You probably don’t think about your gallbladder much, unless it acts up on you. This smallish, pear-shaped organ is located near your liver. It stores bile and releases it into the intestines to help them digest down food, especially fats. When you eat fatty or fried foods, your gallbladder releases bile into your small intestine to help with digestion.
What Happens during a Gallbladder Attack?
Gallstones are crystal-like deposits that develop in your gallbladder. They can be as small as a grain of sand or as large as a golf ball. They can be hard, soft, smooth, or jagged. Most of the time, these gallstones are not harmful, and you may not even know you have them.
However, sometimes the stones move into the duct that carries bile to the liver, causing a gallbladder attack. The main symptom is abdominal pain, which can be accompanied by indigestion, nausea, or fever. The pain caused by the gallbladder trying to push the stone through usually happens within an hour of eating a large meal or in the middle of the night.
Stones can clog the bile duct, which leads to the small intestine, or the hepatic duct, which leads to the liver. When they obstruct the ducts, they can cause inflammation and even infections. Surgery is then needed, and the gall bladder is removed. These days, this is generally done by laparoscopic surgery through your belly button. It may be done with open surgery, depending on the specifics of your case.
What Causes Gallstones?
Gallstones are made mainly of bile and cholesterol. Usually, the bile acids in your gallbladder are strong enough to break down the cholesterol and keep it in liquid form. However, a diet high in fatty foods upset the balance and cause the liver to produce more cholesterol than the gall bladder can handle.
However, gallstones can also form in people who eat a diet low in fat. With little fatty food to digest, the gallbladder produces less bile, so the cholesterol has a chance to solidify. Other factors that reduce gallbladder activity include cirrhosis, hormone replacement therapy, birth control pills, and pregnancy. Diabetes, cholesterol drugs, sudden weight loss, and family history can also increase the risk of gallstones.
Gallbladder Removal Side Effects
Even after gallbladder surgery, your body still gets bile from your liver. But, bile production is lower, so it is recommended that you avoid eating fatty foods as much as possible. When you eat a large meal of protein and fats, you may experience bloating, nausea, indigestion, and abdominal pain.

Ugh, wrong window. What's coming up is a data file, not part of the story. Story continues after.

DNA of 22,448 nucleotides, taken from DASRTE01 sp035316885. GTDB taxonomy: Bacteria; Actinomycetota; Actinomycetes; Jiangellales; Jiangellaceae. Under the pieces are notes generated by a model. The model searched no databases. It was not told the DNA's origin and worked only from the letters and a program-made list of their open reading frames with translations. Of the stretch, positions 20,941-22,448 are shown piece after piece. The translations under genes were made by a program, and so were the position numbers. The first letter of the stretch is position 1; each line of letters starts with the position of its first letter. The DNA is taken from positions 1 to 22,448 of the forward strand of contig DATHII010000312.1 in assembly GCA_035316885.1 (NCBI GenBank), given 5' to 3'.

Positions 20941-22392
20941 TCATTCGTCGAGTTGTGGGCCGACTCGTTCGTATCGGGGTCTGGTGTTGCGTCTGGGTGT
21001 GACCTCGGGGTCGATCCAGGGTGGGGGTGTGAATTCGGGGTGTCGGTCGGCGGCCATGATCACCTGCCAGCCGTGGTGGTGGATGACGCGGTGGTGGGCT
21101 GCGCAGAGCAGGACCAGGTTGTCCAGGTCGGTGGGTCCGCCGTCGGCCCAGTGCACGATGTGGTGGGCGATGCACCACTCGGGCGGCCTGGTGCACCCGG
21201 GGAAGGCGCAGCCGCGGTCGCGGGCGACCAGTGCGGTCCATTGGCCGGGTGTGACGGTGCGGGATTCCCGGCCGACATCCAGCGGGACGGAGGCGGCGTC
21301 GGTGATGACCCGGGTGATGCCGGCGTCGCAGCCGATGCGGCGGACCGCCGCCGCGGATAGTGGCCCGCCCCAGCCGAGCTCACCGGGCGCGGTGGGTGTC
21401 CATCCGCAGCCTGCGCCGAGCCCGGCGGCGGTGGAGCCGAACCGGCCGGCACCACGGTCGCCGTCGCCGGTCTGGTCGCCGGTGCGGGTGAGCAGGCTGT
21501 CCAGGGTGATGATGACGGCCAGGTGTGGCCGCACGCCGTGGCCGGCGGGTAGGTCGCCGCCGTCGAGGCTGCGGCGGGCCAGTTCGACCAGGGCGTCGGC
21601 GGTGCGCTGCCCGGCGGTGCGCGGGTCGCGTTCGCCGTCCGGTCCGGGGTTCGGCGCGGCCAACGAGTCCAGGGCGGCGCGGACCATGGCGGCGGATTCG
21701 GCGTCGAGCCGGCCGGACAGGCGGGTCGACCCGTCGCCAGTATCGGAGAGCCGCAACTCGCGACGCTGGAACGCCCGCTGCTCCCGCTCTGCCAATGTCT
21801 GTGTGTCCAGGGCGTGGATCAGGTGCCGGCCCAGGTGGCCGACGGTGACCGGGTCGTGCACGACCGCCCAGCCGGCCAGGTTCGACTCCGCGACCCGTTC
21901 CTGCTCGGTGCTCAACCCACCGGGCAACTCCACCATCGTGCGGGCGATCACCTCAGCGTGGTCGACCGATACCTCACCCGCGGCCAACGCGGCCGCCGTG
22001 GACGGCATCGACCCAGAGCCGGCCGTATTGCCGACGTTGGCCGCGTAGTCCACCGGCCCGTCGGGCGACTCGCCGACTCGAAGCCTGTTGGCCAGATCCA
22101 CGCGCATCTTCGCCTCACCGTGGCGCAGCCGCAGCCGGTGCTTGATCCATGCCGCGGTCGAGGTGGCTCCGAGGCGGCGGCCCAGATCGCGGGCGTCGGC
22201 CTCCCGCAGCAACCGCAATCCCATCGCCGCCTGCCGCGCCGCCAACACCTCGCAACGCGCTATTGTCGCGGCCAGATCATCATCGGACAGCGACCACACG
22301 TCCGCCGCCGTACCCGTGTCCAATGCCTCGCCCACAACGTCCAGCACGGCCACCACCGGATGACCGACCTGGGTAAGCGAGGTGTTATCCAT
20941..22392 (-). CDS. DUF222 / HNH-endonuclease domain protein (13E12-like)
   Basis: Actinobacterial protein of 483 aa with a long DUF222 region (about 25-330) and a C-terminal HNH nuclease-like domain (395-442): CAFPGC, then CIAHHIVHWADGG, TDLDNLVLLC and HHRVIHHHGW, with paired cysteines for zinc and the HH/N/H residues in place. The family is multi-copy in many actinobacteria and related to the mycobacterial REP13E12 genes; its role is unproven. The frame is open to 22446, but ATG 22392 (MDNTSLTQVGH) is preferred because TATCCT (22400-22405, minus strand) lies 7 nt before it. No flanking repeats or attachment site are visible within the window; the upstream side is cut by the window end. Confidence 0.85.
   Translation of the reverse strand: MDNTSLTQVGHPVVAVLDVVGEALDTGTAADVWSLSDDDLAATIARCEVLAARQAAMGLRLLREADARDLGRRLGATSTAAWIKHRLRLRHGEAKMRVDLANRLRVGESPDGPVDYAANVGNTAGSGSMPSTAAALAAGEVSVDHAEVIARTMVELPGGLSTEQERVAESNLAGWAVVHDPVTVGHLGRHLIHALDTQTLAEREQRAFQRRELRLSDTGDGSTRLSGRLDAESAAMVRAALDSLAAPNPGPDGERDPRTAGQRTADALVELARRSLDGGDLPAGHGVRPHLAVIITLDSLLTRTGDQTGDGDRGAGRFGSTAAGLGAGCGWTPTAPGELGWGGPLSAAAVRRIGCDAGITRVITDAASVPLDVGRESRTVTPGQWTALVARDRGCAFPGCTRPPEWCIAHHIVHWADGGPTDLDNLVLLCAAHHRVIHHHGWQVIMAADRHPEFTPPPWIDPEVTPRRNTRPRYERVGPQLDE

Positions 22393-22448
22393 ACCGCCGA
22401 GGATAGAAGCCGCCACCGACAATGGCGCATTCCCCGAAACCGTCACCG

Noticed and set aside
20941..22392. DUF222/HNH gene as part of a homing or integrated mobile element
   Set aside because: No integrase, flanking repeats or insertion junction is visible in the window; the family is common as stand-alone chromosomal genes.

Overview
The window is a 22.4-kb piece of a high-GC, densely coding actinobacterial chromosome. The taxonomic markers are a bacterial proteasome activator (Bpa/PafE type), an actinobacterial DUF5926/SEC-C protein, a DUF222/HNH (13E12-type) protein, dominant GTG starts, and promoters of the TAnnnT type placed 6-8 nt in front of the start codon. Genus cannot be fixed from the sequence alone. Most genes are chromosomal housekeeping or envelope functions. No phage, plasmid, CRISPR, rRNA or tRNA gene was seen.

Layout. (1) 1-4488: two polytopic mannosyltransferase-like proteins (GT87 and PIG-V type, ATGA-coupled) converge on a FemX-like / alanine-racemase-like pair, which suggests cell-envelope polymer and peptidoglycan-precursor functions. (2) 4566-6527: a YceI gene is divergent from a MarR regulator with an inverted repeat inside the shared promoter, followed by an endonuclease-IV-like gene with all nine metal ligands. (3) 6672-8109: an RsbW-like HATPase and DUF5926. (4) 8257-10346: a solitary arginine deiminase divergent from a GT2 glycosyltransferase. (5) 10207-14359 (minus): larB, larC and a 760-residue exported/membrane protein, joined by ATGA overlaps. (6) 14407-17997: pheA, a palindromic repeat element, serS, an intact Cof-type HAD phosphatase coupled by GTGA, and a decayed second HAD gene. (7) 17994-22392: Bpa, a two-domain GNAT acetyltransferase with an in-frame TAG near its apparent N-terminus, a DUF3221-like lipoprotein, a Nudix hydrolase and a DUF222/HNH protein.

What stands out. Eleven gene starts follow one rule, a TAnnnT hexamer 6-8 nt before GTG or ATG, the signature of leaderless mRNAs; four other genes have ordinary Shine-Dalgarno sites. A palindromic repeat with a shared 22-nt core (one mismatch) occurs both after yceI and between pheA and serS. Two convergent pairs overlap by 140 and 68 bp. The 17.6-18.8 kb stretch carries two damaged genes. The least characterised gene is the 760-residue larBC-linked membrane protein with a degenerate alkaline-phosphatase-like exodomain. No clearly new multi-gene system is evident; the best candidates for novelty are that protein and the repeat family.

In the days after surgery, you will probably be moved to a bland diet of food that is easily digested. This helps your body heal and adjust to the difference in bile production. Since the gallbladder’s main role is to assist in digesting fat, small, frequent, low-fat meals with enough soluble fiber are recommended. The fiber found in fruit, vegetables, oats, flax seeds, and pulses helps rid your body of bile sterols.
Skip saturated fats such as red meat, poultry skin, egg yolks, and full-fat dairy. You will also need to say no to fatty, fried, and spicy foods, pickles, thick soups, and heavy gravies as well as the trans fat from processed foods. You will need to consume a small amount of unsaturated fats, whole grains, chicken, low-fat milk, pulses, and plenty of fruit and vegetables. And, of course, drink plenty of water to stay hydrated.
Foods to uptake after gallbladder removal surgery:
1. Steamed Vegetables
When it comes to your diet after gallbladder removal surgery, there is one main rule you should follow: less protein, low fat, and more fiber. Loading up on plenty of vegetables is an excellent way to do this. The preferred method of preparing vegetables on the post-surgery diet is steaming. Steaming makes it easier for them to bind the bile acid. This lowers the risk of digestive issues after eating. Vegetables to choose include cabbage, broccoli, green bell peppers, and kale.
2. Soluble Fiber
Eating plenty of soluble fiber is also a great way to lower the risk of digestive distress. Soluble fiber binds well with bile acid and reduces their risk of disrupting gut function. This helps prevent unwanted symptoms. Foods to include are fruits, legumes, and grains, such as:
3. Lean Protein
You don’t need your gallbladder to digest protein, but fatty cuts of meat can cause problems. Lean proteins do not cause disruptions. So, avoid the fatty, marble-looking cuts of beef and remember to trim the fat off pork chops. In addition, choose these types of protein:
- Lean cuts of beef and pork
- White meat chicken and turkey
- Fish such as halibut, cod, and flounder
4. Healthy Fats
Although your gallbladder helps digest fats, and you will have a reduced ability to do so after a gallbladder removal surgery, that doesn’t mean you can’t eat any fats at all. Your pancreas will keep on producing the enzymes to digest fats. However, you need to be careful about the fats you choose. Select healthy fats such as:
- Anchovies, salmon, and sardines
- Chia seeds
- Coconut oil
- Olive oil
Eating Smaller Meals
Once you’ve had gallbladder removal surgery, you will notice that you cannot digest too much food at once. This means you need to eat smaller amounts at each meal. So, instead of three large meals, stick to 4-6 smaller meals.
A Note from GR8NESS
This content provides general information only, it is not intended to diagnose or treat any condition. It is not a substitute for a qualified medical opinion from your healthcare provider. If you have severe and consistent bloating, gas, constipation, indigestion, or abdominal pain after gallbladder removal surgery, consult your doctor or a specialist for more information.